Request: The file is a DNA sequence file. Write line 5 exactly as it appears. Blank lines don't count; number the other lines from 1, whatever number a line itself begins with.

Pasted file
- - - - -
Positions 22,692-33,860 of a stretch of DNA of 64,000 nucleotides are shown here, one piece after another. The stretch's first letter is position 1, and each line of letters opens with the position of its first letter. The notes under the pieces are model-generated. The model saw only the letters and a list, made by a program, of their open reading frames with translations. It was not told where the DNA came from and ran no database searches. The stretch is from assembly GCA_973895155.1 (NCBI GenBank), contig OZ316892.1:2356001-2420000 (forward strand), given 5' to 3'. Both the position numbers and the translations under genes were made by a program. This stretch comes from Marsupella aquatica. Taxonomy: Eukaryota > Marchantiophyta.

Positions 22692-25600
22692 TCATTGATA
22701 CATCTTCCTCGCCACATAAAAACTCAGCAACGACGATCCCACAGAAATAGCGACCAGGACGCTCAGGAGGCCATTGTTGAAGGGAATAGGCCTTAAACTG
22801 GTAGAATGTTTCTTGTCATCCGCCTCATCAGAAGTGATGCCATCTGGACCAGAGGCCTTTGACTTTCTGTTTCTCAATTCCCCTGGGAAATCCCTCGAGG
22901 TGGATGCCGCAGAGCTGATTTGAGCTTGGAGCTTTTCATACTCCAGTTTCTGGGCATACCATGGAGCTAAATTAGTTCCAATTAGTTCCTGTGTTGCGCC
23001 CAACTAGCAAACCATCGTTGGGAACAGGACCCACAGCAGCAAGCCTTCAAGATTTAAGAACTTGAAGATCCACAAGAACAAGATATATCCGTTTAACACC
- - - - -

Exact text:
22801 GTAGAATGTTTCTTGTCATCCGCCTCATCAGAAGTGATGCCATCTGGACCAGAGGCCTTTGACTTTCTGTTTCTCAATTCCCCTGGGAAATCCCTCGAGG